Democracies: Change and Choices

 

Technology now brings people together but could very well soon divide them into classes, at a minimum, or drive them apart and into conflict at the maximum.[25] Technology, as we have learned elsewhere, creates communities that would not otherwise exist, because of the ability to allow people to generate their own personas and live vicariously through them; moreover, there is a “bias” towards technology that supports people’s “social interests.”[26] Of course, an interpretation of that technology provides the “social” context.[27]  Who joins what community, historically, was determined by such factors, as race, creed, tribe, economic status, education, etc.  What may occur in the future is that interest and finances will be the factor for joining an entity of some dimensions, either political, social, or other.

 

The technology available and who can afford to pay the costs of entry will matter much in the future.  Because “innovative technics,” including expensive technology, are often enjoyed by the few,[28] the costs of entry will limit involvement initially.  Of course, as Moore’s Law describes, computing power will increase just as price will come down.  The result will be the diffusion of technology.  However, owing to increasing costs, knowledge of use, and societal barriers, a stratification in society between the ‘have nots,’ the ‘haves,’ the ‘have more,’ and the ‘have firsts,’ when discussing technology or merely the access to technological devices, will develop.  However, has this stratification only just developed or has this always been the case?

 

The diffusion of tools, of printing presses, of arms, etc. also occurred after the research and development, initial creation, and use-by-full-funded-elites phases.  So while the normal arc of technological introduction and spread means that few people today are riding through cities on horses and buggies, the cost of riding in an individually owned automobile are still out of reach for many.  A look at how technology can affect voters and voting, in lieu of human enhancement, is relevant.

 

There may come a time where there are tiers of voters: the humans, transhumans, and posthumans, each with different voting rights owing to how vested they are in the results of the political structure of their communities and countries.  People, meaning all three of the aforementioned categories, will see each other differently.  Democracy would be in jeopardy if those with technological enhancements garnered some type of advantage over others owing to their technology.  In fact, political structures of the future could be based on who has what ‘upgrade’ because those with certain technology may be able to provide immediate input to each other and to their elected representatives in any assembly.  This scenario is not far from what exists today, as voters with web access can email their representatives while the few without or those who are non-adopters of such technology, rely on phone calls to their representatives’ offices.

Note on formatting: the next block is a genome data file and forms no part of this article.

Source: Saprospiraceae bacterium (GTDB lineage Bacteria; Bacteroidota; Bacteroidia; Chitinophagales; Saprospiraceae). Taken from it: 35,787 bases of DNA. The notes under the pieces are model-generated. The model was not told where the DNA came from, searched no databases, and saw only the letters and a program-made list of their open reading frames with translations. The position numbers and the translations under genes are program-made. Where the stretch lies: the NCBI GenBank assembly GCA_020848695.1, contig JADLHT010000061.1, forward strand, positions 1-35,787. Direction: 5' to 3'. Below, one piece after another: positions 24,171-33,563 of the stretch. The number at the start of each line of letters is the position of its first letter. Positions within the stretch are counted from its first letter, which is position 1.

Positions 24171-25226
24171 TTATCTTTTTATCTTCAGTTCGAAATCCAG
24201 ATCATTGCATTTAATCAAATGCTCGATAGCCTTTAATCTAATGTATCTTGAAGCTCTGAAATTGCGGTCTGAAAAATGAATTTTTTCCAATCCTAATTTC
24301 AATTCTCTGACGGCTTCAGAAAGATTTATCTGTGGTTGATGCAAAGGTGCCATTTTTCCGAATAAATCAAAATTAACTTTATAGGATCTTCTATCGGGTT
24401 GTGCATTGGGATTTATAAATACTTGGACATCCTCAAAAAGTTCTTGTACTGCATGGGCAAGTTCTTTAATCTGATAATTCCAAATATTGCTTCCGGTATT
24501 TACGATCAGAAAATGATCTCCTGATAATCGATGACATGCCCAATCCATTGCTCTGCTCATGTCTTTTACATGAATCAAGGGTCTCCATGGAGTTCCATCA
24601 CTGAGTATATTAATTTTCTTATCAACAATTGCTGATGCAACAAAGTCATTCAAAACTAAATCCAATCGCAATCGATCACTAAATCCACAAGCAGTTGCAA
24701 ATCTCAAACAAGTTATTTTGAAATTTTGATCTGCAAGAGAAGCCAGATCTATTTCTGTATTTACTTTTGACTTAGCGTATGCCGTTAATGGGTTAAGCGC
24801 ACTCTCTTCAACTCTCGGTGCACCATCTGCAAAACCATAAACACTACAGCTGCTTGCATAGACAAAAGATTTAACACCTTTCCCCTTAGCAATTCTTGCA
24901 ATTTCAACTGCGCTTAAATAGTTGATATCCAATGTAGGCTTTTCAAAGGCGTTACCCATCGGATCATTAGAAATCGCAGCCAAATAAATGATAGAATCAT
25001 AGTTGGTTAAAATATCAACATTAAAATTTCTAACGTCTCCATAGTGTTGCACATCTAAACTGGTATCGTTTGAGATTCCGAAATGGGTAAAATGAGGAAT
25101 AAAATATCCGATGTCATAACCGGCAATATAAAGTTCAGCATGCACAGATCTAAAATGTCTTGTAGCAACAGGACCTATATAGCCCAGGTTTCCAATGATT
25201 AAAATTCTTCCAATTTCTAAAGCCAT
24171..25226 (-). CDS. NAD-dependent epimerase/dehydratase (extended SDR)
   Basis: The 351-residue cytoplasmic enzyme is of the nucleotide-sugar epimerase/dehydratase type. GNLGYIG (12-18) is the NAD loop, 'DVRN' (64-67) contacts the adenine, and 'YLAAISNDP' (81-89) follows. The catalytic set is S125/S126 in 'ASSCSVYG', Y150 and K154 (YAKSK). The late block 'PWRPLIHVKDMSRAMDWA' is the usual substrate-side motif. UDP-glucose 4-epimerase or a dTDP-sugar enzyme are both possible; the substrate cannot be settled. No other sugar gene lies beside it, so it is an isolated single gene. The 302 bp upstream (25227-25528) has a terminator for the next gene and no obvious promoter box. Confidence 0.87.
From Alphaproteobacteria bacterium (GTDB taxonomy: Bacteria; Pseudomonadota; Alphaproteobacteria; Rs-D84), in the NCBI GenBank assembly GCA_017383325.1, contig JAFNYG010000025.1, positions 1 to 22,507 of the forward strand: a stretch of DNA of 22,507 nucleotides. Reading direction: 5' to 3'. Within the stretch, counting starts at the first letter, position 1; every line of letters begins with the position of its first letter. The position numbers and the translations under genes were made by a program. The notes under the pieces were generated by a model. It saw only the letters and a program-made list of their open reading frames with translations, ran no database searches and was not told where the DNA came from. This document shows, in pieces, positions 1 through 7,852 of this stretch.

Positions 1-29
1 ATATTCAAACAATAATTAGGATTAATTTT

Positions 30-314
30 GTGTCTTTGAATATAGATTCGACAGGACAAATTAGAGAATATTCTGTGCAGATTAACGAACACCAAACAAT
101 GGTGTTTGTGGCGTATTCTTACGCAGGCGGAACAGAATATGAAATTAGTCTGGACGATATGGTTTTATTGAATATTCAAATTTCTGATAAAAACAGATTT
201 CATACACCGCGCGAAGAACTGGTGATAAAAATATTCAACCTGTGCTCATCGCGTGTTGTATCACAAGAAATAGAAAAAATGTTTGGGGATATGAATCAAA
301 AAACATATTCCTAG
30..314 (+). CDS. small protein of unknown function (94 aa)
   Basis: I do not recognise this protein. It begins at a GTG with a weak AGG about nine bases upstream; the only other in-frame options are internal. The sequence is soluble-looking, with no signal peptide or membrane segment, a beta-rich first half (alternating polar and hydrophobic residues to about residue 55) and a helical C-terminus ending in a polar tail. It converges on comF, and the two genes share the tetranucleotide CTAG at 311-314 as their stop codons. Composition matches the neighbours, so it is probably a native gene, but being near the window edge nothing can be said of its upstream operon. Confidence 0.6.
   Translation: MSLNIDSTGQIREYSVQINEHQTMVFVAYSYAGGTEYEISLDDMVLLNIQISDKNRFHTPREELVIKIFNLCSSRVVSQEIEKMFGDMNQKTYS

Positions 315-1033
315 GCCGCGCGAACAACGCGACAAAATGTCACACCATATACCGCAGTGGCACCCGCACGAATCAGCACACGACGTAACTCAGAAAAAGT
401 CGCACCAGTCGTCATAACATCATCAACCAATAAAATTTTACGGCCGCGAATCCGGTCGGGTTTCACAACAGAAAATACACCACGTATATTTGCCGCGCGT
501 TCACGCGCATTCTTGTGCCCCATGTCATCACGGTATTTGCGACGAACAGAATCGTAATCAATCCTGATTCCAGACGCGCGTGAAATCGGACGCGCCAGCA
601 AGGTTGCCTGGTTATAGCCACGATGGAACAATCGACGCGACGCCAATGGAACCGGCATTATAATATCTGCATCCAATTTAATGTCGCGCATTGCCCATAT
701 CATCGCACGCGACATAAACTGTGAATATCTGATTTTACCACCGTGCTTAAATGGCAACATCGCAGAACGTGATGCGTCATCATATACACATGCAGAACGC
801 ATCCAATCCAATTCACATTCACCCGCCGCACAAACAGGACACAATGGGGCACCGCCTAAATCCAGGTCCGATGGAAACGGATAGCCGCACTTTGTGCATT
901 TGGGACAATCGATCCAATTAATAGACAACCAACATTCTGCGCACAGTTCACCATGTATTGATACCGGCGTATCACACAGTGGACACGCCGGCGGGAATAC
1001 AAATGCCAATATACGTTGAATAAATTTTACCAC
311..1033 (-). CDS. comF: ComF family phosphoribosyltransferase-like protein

Perhaps, just as identity politics plays a role today, humans, transhumans, and posthumans will have their own, unique political interests, voting blocs, and candidates.  An “otherness to the technology” could develop, just as HAL 9000 and the astronauts in 2001: A Space Odyssey, saw each other as separate entities.[29]  The psychological concept of ‘social proof’ is valuable here: what guides people in choosing and acting comes from others’ opinions of what is acceptable behavior.  If one person modifies themselves, and then another, and so on exponentially, enhancements will be seen as socially acceptable.

 

This process can affect voting patterns; many people take queues on voting from people they view as ‘thought leaders’ and this will occur with enhanced voters, too.  When voting blocs become defined by technology, patterns of voting and support for issues will become increasingly complicated.  Further, enhanced people could become the majority in a population and vote in their own self-interests over the choices of other, non-enhanced people.  Power and rapid grouping of people with like interests are going to be of high value in the democracy of the future.

 

Discussions about authoritarianism versus freedom vis-a-vis the techne of a technology[30] or implement is very beneficial in understanding the power and politics a technology may have.  Technology is of course the conduit to achieve Transhumanism by changing humans' bodies, brains, and psychological mood.[31]  There is a risk here that governments may alter or influence transhumans for their own benefit, especially when concerned with political power.  And electrical power is key: if all transhumans are in need of electricity in order to function, then electricity will be the ultimate key to force compliance.